Trini Gonzalez and Paul Bloyd in Beaumont Community Players’ “A Tuna Christmas.”

BCP to present ‘A Tuna Christmas’ beginning Dec. 3

Beaumont Community Players have exercised COVID caution casting for the 2021-22 season, focusing on plays with few parts. But their latest show has a large cast — well, sort of.

The 22-character population of Tuna, Texas — “the third-smallest town in the state” — is played by just two actors in BCP’s comedy “A Tuna Christmas,” which opens Dec. 3. Paul Bloyd and Trini Gonzalez each play 11 different parts.

“They’re both playing boys and girls, young and old,” director Sean McBride said. “Part of the fun of this is that they will literally walk off stage as a man and return three lines later as a female.”

The plot revolves around the eccentric citizens of Tuna gearing up for the annual Christmas Yard Display Contest, but when a “phantom” goes around town vandalizing the displays, things are thrown into turmoil.

Paul Bloyd and Trinia Gonzalez in “A Tuna Christmas.”

“A Tuna Christmas” is one of four plays in a series, written by Jaston Williams, Joe Sears and Ed Howard, which began with “Greater Tuna” in 1981. Williams and Sears played all the parts. McBride said he saw “Greater Tuna” in Seattle and again in Salt Lake City.

“As someone who lives in Texas, I thought, ‘Yeah, these people have no idea what’s going on. They’re just playing the comedy,” he said.

McBride wanted to do it in Texas, but it hasn’t been available until now because Williams and Sears toured the plays constantly until Sears retired in 2012. This is the Texas community theater debut, he said.

Playing so many different characters is a challenge, Bloyd said, especially finding a way to differentiate five female parts.

“Since all those characters have a relatively similar range, that is not our normal range, it’s differentiating them that’s so hard,” he said. “You’re taking it up in your upper register, but not making them all sound like they’re all in the same place in the upper register.”

This is Gonzalez’s first play, so he is not only figuring out the varied characters, but also getting a crash course on theater in general.

“This has been an amazing challenge, and it’s eye opening to see what goes into a production,” he said. “You can’t take it for granted, just sitting in the audience, of what the performers, the director, the stage crew, what they really have to do.”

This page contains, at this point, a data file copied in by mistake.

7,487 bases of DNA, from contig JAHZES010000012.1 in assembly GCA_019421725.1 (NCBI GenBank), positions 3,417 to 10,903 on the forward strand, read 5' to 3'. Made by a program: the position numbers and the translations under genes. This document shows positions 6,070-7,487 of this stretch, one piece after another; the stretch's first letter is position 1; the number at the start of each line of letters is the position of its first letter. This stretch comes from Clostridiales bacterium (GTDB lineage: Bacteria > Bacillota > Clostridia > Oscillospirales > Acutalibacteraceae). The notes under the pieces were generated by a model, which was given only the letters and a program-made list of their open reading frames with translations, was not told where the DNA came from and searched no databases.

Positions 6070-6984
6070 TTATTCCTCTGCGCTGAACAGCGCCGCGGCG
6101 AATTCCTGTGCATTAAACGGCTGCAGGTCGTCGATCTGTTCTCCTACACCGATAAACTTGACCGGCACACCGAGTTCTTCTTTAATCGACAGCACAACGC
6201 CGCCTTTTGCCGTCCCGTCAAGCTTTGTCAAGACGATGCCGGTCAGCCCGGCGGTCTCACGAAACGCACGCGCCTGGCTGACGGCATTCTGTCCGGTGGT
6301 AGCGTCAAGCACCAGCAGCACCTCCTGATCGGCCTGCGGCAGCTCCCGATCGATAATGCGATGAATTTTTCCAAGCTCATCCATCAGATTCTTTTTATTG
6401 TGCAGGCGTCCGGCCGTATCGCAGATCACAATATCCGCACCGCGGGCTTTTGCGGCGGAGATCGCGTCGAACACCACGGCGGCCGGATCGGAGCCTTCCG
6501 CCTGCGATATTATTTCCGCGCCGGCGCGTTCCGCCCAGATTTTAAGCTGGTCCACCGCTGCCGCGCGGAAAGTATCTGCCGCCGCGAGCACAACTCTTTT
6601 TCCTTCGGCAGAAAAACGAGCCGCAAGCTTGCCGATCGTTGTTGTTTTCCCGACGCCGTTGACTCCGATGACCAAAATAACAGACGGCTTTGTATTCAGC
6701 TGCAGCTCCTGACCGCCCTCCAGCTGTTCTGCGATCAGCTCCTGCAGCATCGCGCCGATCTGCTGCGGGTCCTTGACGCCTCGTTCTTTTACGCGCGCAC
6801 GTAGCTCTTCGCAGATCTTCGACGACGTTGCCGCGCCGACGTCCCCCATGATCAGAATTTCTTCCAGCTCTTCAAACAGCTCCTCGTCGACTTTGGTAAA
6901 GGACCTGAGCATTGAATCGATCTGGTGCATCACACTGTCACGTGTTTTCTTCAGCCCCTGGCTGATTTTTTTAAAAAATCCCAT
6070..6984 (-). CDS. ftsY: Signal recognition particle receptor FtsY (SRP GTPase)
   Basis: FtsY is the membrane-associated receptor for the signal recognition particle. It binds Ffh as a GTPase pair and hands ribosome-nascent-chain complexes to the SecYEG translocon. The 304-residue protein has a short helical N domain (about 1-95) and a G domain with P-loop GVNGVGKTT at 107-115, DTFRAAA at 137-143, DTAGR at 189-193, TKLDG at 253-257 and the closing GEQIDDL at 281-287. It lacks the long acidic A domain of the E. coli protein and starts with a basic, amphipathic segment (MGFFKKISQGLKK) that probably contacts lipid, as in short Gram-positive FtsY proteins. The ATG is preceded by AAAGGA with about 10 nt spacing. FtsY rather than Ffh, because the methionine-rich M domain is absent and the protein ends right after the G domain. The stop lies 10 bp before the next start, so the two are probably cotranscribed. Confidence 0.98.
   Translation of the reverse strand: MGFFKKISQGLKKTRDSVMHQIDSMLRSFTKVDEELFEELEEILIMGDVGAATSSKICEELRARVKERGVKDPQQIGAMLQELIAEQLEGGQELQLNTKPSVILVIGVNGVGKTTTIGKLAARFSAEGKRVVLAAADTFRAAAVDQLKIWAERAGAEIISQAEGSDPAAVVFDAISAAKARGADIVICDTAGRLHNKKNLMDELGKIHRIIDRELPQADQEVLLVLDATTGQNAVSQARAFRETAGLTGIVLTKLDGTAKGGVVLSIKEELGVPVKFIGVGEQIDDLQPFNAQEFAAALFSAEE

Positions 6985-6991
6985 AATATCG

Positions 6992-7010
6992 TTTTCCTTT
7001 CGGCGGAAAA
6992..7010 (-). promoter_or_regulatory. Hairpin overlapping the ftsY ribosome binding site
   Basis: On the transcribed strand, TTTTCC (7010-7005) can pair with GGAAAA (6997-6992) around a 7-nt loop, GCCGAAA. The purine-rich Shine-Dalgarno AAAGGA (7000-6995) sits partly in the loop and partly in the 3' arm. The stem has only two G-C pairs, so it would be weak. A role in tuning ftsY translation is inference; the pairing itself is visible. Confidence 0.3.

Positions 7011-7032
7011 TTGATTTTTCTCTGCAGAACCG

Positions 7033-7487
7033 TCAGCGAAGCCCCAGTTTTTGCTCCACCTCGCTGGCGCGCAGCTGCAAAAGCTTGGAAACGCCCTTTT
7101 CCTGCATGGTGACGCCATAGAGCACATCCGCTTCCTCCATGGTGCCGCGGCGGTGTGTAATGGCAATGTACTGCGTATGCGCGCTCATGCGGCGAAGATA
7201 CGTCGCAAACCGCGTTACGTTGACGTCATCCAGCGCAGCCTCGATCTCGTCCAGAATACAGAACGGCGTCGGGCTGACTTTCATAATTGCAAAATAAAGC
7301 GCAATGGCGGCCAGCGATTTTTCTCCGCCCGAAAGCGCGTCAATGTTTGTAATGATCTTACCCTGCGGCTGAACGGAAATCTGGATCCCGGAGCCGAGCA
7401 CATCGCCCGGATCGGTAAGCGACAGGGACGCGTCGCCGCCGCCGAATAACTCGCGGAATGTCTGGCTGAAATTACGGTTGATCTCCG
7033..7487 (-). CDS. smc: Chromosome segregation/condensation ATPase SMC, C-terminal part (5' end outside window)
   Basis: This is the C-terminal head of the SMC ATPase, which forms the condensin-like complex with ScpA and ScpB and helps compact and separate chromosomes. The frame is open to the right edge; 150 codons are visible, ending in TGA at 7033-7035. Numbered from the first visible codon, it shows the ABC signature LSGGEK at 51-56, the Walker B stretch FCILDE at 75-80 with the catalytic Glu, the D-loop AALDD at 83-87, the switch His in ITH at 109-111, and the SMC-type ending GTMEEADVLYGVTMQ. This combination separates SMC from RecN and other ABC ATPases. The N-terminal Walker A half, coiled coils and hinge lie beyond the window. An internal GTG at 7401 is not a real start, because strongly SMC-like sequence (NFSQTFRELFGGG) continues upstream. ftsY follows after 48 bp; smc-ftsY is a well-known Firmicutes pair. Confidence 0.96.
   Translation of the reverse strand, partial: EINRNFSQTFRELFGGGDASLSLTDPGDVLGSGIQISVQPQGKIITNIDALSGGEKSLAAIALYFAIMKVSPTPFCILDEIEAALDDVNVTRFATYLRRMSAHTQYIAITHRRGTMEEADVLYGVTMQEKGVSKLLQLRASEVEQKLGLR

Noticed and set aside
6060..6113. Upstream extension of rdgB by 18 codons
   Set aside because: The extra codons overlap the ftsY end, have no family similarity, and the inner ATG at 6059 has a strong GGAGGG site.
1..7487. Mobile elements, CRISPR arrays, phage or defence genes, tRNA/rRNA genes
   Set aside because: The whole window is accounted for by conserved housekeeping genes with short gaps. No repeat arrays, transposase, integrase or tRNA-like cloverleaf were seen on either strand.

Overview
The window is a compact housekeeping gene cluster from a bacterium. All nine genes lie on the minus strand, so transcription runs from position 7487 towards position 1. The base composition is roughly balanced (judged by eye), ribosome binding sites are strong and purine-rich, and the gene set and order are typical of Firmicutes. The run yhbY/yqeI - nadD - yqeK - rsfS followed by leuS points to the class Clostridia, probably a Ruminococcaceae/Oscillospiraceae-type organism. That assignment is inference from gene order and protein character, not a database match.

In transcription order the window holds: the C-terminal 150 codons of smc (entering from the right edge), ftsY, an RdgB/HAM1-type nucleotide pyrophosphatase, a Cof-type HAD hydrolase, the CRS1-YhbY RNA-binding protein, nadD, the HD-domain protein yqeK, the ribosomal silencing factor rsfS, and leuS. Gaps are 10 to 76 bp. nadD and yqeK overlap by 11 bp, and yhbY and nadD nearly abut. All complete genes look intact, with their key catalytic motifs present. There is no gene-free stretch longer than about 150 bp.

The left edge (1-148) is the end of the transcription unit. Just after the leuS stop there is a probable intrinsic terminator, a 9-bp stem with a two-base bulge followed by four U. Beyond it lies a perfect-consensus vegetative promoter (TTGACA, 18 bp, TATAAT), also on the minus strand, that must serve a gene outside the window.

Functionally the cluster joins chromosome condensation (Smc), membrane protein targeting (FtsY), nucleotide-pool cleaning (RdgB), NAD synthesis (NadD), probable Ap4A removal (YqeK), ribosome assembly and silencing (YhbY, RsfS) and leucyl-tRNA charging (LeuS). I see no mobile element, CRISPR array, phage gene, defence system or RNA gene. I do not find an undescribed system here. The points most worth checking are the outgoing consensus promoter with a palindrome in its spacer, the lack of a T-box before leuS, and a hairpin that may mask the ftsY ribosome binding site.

While the action on the stage keeps the audience engaged, McBride said the backstage action is almost as exciting. Both actors have two dressers to assist with the rapid costume changes, as well as a team of four doing scene changes.

“There’s four times as many people backstage as there are guys on stage,” McBride said. “What the audience isn’t seeing is there’s a real choreography going on.”

Trini Gonzalez and Paul Bloyd in BCP’s “A Tuna Christmas.”

The actors treat all the characters equally, although Bloyd said he is partial to Stanley, who is more low-key than some of the others.

“He’s just a kid and he’s gotten in trouble over the years, kind of grew up in a town where his dad was also trouble,” Bloyd said. “(It’s) a self-fulfilling prophecy of him following his dad’s footsteps, even though deep down, he’s actually a really good kid.”

Gonzalez said his favorite character is Joe Bob Lipsy, the director the Tuna’s community production of “A Christmas Carol.”

“He’s kind of over the top and it’s all about him — he’s a scene stealer,” Gonzalez said.

While the characters are quintessentially Texan, the play is still a family Christmas show with all the heart that entails, McBride said.

“In order to get the feels, we have to give (audiences) some actual characters we can care about,” he said. “A lot of it is just big, bold, in-your-face comedy. Then, towards the end, you get all the warm family stuff.”

“A Tuna Christmas” will be performed Dec. 3, 4, 10, 11, 16, 17, 18 at 7:30 p.m., with a matinee at 2 p.m., Dec. 11. Tickets are $26 and $24 for seniors and students.

This story first appeared in the Nov. 19, 2021 Art of Living section of The Beaumont Enterprise.

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